“An eventful week at the Masaya Volcano” – Nicaragua’s Masaya volcano – which we often fly over on our way from Managua to Rancho Santana – was recently featured as part of Good Morning America’s Extraordinary Earth series. You can watch the GMA segment here.

More viral humor… click here.

 

Q&A

Question: Are you concerned about government trying to take too much control during this crisis?

Answer: In times of national crisis, those that have faith in central governance want to see more of it. In business, you centralize things when you want to exert control and decentralize things when you want to stimulate growth. Central planners thrive on power. Decentralizers thrive on freedom.

Our federal, state, and local governments are centralizing power at a scope and pace I haven’t seen in my lifetime. And although I don’t dispute the occasional need for it (just as I don’t in business), I worry that all these newly empowered politicians will find it difficult to give up that power after the current crisis has abated.

This brief article from History.com sheds some light on that: “Why Congress Passed the Defense Production Act in 1950” To read it, click here.

After you read it, let me know what you think. Are you concerned about government trying to take too much control during this crisis? Post your answer on our Contact Us page.

Have a question for me? Submit it on our Contact Us  page.

 

Take a look back at the stock market for the last week here.

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 “O Gold! I still prefer thee unto paper,

which makes bank credit like a bark of vapour.” – Lord Byron

 What’s Going On With Gold Prices? 

When the stock market crashes, gold prices skyrocket. That, at least, is the common wisdom. And there is good reason to believe it. Fear of losses in “paper” assets sends many investors running towards tangible assets – precious metals, art, and real estate. Anything of value that you can touch and hold.

But when the Dow began to tank early this month, the value of gold went down. Within a few days (March 16), the price for an ounce of gold bullion had dropped by $160, or 9%, bringing it down a total of 11% over 30 days.

(The price of silver went down even more – by 34% over the same 30 days.)

Several readers wrote to ask: What does that mean?

As I try to say each time I speak about investing, I am not an analyst. And I don’t pretend to have any expertise in understanding the financial markets, other than the experience I’ve had in running and consulting with businesses. I’ve made my investment decisions based on the logic of business, combined with the advice of investment analysts and specialists that I know and trust.

In this case, I turned first to  Tom Dyson, my former partner at Legacy Publishing, who helped design my stock portfolio and whose current work centers on the ratio of gold to stock values.

Tom said he was initially as baffled as I was with the drop in gold prices. Especially so since he had spoken to several gold and bullion insiders. In a recent blog post, he highlighted some of those conversations:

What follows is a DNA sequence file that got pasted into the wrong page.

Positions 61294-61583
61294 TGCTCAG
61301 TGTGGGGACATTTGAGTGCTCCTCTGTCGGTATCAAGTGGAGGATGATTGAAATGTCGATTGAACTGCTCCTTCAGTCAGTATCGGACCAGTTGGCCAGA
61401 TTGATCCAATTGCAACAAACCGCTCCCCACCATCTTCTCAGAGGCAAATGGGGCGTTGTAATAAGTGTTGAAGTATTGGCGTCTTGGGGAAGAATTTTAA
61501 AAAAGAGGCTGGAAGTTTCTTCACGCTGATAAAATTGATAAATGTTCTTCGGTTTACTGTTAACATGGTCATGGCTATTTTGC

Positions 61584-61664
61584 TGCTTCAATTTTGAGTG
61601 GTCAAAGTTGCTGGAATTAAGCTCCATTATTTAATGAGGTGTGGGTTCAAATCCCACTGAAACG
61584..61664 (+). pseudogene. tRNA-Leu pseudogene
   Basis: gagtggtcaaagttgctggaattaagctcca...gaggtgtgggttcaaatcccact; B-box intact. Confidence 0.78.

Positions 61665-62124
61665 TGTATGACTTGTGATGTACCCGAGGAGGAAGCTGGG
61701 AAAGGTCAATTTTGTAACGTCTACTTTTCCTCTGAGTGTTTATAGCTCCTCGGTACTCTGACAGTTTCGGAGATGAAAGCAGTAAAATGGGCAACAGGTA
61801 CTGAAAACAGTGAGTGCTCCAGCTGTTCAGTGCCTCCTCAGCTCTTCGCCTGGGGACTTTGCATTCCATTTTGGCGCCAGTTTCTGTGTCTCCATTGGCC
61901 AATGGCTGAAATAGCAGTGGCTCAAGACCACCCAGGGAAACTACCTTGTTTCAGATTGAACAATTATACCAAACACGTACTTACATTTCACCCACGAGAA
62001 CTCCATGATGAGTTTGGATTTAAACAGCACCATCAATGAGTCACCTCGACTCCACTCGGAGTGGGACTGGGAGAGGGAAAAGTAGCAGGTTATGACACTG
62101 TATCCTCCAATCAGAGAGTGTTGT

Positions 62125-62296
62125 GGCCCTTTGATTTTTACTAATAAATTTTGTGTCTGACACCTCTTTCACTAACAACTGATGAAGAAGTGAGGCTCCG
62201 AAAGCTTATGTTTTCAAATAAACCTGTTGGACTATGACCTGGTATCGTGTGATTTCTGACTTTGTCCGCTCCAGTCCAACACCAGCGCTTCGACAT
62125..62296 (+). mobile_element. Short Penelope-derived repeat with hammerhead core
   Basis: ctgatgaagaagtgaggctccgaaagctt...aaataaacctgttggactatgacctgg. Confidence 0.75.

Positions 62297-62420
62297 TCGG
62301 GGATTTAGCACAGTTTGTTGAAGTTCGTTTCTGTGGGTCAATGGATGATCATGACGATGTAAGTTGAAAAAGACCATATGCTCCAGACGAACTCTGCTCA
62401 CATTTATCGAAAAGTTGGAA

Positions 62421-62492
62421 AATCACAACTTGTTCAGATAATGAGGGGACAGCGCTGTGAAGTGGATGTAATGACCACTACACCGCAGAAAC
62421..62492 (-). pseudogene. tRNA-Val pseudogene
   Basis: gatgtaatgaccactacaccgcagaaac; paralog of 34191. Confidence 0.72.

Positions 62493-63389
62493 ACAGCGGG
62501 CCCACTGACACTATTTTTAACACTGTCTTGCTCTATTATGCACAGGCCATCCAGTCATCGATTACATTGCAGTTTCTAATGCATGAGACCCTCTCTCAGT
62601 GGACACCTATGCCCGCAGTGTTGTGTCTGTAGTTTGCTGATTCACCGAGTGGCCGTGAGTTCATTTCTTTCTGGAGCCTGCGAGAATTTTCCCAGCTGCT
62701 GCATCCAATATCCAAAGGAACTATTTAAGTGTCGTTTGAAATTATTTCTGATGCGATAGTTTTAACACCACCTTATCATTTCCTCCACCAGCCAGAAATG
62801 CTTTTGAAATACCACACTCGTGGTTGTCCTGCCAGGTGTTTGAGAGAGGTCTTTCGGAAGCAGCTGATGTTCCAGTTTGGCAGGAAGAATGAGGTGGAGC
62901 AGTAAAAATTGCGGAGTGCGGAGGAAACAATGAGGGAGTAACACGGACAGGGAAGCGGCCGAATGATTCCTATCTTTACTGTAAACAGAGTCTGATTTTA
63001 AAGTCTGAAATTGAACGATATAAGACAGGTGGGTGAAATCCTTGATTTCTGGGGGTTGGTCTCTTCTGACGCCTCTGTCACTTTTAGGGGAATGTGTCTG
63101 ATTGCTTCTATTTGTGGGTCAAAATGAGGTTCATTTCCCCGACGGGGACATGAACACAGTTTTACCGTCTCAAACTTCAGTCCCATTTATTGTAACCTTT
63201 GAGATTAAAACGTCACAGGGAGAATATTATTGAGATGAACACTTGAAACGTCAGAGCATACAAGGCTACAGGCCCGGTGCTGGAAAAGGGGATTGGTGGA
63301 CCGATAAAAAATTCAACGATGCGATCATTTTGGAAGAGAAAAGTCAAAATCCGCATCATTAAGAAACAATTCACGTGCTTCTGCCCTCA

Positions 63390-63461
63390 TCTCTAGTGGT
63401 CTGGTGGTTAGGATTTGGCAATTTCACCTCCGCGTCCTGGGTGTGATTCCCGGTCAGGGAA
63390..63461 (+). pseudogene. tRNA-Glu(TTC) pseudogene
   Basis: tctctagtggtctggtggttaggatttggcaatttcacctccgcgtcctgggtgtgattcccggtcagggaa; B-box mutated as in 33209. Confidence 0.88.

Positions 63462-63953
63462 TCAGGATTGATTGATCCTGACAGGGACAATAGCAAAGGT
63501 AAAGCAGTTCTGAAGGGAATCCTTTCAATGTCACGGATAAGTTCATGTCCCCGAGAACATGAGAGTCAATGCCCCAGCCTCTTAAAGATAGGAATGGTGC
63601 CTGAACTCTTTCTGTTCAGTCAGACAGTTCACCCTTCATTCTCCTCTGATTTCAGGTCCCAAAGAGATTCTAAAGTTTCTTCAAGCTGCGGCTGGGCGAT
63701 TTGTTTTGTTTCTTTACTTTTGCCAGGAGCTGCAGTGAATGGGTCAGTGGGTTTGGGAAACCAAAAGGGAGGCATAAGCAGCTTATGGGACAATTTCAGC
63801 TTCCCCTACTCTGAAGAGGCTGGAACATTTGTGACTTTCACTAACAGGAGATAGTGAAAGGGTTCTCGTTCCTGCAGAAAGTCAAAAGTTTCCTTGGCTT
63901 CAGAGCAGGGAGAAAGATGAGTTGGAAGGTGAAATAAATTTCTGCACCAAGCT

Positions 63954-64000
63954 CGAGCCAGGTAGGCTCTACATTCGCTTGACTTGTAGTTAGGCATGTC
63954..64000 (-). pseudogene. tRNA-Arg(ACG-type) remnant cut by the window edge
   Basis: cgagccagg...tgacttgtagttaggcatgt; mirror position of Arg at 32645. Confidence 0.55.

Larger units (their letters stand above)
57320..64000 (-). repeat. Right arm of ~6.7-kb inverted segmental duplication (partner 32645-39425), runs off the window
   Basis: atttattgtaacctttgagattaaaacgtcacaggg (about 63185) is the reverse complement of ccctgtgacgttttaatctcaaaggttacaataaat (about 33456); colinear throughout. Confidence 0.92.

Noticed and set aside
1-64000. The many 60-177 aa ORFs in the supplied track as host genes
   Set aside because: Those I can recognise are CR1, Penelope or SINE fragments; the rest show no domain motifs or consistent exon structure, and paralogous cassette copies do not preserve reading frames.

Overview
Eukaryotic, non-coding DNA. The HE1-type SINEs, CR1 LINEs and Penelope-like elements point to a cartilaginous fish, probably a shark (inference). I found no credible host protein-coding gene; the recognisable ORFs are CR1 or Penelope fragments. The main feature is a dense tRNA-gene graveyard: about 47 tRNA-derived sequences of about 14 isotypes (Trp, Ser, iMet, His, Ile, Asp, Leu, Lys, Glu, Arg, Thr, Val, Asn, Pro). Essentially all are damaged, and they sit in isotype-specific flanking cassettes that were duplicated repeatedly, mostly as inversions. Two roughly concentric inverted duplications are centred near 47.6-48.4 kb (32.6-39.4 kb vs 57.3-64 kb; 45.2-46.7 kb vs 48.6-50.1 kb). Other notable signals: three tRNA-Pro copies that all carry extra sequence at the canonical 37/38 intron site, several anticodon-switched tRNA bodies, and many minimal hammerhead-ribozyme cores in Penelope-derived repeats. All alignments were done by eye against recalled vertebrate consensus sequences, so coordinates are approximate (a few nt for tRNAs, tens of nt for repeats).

From Kenneth Lewis, the CEO of Apmex, one of the major American gold bullion dealers:

 “We are having record-breaking sales and demand across all channels; Apmex, Wholesale, OneGold. Apmex/OneGold Sales and Customer Service both handled more than 1,400 calls Friday, as compared to a typical daily volume of 390, and Monday’s calls are even exceeding Friday’s volumes.”

The demand for silver, Lewis said, is even higher:

“We have not seen volumes like this in more than 10 years. You have to go back to 2008. These are crazy times in our world and I believe we will be in tight supply for several months.”

Tom checked with two or three other dealers and got the same report.

Tom calls it an “upside-down pyramid.” At the bottom is physical gold. At the top are futures, gold options, and other gold derivatives.

The market for physical bullion is “tiny” compared to the demand for all these stock plays, which Tom calls “notional” gold. The volume is a thousand times larger. “If this is true,” Tom reasoned, “then it’s the supply and demand in the notional gold market that sets the gold price… not supply and demand in the physical gold market.”

This could explain the anomaly, Tom said. But he expected bullion prices to go up eventually.

That was then. This is now. 

He was right. In the last week, gold prices spiked by 10%. In a single day, they rose by 5.6%, an historical record.

As Tom pointed out, this was caused primarily by a lack of liquidity in the bullion market. There was more demand for it than supply. The coronavirus caused some of that – bullion manufacturers shut down. But there are myriad possible reasons.

Goldman Sachs attributes the run-up to “inflationary concerns”:

“Combined with the fiscal nature of the current policy response to Covid-19, we believe physical inflationary concerns with the dollar starting near an all-time high will for once dominate financial asset inflation that was a feature of the past decade.”

Another analyst, Anita Soni, had this to say:

“Near zero interest rates, market uncertainty, and ongoing liquidity injections provides a bullish setup for gold and silver…. This has created an excellent opportunity to buy the dip across the sector.”

Brien Lundin, editor of Gold Newsletter, had a different perspective:

Gold’s big move on Tuesday “isn’t due to worries over a greater economic fallout from the coronavirus, but rather in anticipation of the flood of central bank stimulus that is all but guaranteed by the effects to date.”

When the price of gold bullion moves up, the price of equities based on gold usually moves up even faster. As I’m writing this, shares of Royal Gold (NASDAQ-RGLD) have risen almost 14%, while shares of Yamana Gold (NYSE-AUY) are up nearly 17%.

As you know if you’ve read any of what I’ve written on gold over the last 20 years, I’m not worried.

As I said in an essay published four years ago, I did not buy gold to double or triple my money when the stock market crashes. I bought it to insure myself against the possibility that the USA economy might one day collapse.